n. The extent to which a building is accessible to the disabled.
The three basic components of visitability are an entrance with no steps, ground-floor hallways and doorways wide enough for wheelchairs, and a ground-floor bathroom big enough for a wheelchair to enter and turn around.
—Jodi Wilgoren, “Wheelchair Users Achieve Milestone in 2 Ordinances,” The New York Times, February 07, 2002
1985 (earliest)
So what do disabled people want out of new houses, and how much is it going to cost? The Advisory Group is currently working with the National House Building Council — the body which oversees design and building standards in the private sector — to thrash out the bare minimum requirements for 'visitability,' and their cost.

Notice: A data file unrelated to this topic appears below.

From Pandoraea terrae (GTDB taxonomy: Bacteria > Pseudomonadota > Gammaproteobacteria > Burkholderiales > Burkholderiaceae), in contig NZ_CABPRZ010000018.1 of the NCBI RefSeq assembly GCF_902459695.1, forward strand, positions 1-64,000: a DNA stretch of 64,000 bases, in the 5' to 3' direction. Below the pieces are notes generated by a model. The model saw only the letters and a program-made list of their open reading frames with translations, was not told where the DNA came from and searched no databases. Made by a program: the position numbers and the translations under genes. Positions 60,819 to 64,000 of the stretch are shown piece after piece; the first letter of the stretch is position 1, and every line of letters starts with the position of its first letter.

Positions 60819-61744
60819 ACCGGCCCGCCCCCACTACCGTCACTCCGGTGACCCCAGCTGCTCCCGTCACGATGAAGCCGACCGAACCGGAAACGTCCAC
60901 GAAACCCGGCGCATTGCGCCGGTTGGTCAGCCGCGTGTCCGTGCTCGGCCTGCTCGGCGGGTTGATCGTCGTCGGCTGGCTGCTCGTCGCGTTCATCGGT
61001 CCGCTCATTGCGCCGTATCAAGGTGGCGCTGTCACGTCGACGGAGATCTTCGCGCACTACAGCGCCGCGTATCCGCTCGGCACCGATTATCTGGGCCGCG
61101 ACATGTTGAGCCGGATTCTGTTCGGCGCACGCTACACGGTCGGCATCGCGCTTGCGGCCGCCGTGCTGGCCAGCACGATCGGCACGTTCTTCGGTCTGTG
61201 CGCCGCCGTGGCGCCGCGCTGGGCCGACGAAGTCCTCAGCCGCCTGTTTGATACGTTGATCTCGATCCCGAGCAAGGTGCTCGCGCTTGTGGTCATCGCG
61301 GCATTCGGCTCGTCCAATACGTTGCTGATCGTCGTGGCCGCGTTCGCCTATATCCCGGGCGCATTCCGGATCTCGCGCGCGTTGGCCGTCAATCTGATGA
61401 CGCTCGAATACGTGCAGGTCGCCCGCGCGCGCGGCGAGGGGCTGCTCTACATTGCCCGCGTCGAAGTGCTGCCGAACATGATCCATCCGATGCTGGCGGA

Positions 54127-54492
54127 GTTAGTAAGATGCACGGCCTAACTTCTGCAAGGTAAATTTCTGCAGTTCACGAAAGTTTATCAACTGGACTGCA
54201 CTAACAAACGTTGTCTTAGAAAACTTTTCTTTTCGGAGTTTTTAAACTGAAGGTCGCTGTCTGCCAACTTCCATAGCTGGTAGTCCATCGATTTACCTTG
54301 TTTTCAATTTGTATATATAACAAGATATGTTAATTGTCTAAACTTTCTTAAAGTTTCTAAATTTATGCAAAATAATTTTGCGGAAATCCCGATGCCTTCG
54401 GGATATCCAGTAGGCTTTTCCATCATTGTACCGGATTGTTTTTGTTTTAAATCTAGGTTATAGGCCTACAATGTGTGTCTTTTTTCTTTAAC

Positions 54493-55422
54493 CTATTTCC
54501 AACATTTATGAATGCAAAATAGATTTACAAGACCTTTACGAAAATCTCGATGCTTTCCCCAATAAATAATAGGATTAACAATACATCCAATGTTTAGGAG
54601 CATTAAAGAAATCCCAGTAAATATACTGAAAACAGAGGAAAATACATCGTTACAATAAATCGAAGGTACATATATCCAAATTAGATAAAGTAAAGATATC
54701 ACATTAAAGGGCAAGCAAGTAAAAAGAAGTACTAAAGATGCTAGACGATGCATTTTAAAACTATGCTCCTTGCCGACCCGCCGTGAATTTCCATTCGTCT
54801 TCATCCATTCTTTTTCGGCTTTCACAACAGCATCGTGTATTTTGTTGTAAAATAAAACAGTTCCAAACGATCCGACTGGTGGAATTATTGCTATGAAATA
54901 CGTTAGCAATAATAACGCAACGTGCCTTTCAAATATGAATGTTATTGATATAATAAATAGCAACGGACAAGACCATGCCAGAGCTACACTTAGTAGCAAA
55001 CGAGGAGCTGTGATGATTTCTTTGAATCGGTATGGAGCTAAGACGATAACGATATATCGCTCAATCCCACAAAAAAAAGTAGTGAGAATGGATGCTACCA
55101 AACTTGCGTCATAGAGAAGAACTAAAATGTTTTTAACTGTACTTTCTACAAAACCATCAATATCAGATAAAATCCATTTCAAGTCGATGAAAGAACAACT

—Tim Roberts, “How the wheelchair can win access to builders' blueprints,” The Guardian, October 26, 1985
Thanks to subscriber James Callan for telling me about this word.
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